Asked September 14, 2020, 4:18 PM EDT

This is my first year growing milkweeds. When blooming I was delighted to see Monarch butterflies flitting among the blooms. I also found orange-colored aphids on the leaves. Water spraying did not dislodge them, so I resorted to just crushing them between my fingers. And yet, the next day there would again be aphids present. Where are they coming from? As the blooms went to seed, milkweed bugs arrived. You folks said I could ignore them because they were only eating the seed pods which would not affect the return of the flowers next season. As of today there are 8 Monarch caterpillars among the 6 milkweed plants. BUT they are being denuded of leaves. Is all this to be expected?

Baltimore County Maryland

3 Responses

Yes, Milkweed does have its own little community of specialist herbivores. As damaging as some of them seem to be, they don't tend to cause the plant any permanent harm, and the Milkweeds should re-emerge next spring fresh and healthy from their roots. The most common leaf chewers are caterpillars like the Monarch and Milkweed Tussock Moth (which feed in groups when young, which speeds-up their denuding). However, even deer and rabbits have been known to chew some leaves off now and then, despite their general distastefulness. Caterpillars usually leave the midrib of the leaf alone because it's tougher to chew, so if this is missing then mammals are suspect. If deer or rabbits are the problem and you need to preserve the plants to keep the caterpillars from starving, then a physical barrier like fencing or netting might be needed; use caution with netting so you don't ensnare birds or other wildlife, and don't trap emerged butterflies underneath.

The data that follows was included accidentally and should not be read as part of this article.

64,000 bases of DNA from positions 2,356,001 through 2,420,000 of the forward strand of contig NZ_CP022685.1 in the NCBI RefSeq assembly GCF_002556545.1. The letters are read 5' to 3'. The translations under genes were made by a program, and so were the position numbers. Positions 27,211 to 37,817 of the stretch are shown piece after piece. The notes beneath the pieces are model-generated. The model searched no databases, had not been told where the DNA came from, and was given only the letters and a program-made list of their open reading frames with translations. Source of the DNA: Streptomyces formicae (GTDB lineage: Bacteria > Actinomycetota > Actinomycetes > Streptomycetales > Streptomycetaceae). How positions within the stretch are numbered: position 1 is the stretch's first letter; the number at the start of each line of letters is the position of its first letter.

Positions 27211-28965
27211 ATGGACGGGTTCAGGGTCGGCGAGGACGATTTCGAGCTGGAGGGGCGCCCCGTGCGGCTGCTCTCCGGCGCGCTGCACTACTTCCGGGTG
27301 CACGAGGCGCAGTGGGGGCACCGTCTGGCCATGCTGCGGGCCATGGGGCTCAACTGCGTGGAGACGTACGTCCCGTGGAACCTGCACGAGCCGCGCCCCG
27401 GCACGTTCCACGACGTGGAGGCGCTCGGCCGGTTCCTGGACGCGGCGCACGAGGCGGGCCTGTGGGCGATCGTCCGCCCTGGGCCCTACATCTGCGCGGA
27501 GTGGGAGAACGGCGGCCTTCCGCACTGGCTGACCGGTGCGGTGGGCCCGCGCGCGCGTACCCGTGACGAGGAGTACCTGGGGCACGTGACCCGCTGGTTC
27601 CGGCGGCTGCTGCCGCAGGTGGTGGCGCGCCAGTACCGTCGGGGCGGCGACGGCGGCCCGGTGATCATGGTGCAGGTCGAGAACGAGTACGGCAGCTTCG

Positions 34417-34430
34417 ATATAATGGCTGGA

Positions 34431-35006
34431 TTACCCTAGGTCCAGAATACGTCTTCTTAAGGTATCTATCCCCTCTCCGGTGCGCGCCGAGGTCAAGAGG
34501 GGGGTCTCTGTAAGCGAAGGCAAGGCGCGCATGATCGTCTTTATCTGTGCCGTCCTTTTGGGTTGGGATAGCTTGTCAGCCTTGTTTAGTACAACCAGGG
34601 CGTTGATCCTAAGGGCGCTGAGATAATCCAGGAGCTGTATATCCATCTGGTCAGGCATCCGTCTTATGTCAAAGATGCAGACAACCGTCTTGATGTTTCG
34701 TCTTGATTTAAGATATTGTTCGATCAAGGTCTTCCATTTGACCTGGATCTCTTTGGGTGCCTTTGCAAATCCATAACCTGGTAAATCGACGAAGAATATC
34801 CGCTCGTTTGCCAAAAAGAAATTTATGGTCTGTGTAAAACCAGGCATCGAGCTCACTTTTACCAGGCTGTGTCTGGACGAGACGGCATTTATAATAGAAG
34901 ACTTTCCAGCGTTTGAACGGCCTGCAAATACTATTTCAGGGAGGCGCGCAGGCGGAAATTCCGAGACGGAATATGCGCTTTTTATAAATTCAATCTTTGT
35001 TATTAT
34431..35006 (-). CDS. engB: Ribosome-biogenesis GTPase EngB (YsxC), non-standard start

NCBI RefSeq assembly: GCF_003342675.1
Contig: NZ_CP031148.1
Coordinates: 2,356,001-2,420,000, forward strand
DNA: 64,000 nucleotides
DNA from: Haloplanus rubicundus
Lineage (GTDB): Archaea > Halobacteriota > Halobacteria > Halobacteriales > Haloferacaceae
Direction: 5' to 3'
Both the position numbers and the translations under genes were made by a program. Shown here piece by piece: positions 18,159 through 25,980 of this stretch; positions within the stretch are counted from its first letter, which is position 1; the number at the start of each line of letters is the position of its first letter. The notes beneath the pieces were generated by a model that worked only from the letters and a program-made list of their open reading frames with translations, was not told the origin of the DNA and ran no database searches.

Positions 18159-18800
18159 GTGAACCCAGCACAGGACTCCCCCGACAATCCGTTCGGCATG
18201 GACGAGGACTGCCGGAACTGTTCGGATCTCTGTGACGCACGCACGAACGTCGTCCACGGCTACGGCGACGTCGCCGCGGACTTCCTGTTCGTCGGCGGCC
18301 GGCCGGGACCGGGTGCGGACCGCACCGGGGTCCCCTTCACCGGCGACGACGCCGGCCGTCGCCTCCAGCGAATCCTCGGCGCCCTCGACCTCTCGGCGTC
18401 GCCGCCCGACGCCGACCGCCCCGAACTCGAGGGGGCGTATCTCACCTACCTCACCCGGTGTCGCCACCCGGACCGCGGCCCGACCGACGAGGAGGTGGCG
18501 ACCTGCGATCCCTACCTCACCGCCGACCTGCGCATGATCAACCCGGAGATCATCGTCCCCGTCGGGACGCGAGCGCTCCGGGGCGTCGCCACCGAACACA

Aphids are literally born pregnant, so can breed quite quickly from individuals that are missed in any given squishing. (Most aphids on plants, for most of the year, are female. For this species, there are no known males.) Some years, predators and parasitoids keep them in check quite easily, but other years they seem to struggle to keep up (this was one of those years).

Milkweed Bugs do indeed only feed in any numbers on milkweed seeds within the pods and don't cause trouble unless you are counting on harvesting all of a plant's seeds and need as many viable as possible. Since this is rarely the case, they don't warrant control, especially since any insecticide sprays threaten the health of Monarch caterpillars and other beneficial insects (including those preying on the aphids and bugs).

As the Monarch caterpillars mature, they will leave the plants and wander off (usually). Caterpillars do this to form their chrysalis elsewhere so predators, which use the scent and sight of chewed leaves to find their prey, are less likely to find the very vulnerable chrysalis. It would be best to delay any cutting-back of perennials in the vicinity of the Milkweeds until at least early winter (better yet, early spring) to prevent harm to chrysalids (which will hatch in fall at the latest) and overwintering beneficial pest control insects.

Common Milkweed Insects -


Thank you, Miri, for this fascinating information! I've made a hard copy of your response so, come next year, I can refer to it to remind me what this activity in the Milkweeds is all about.

Beth Marrus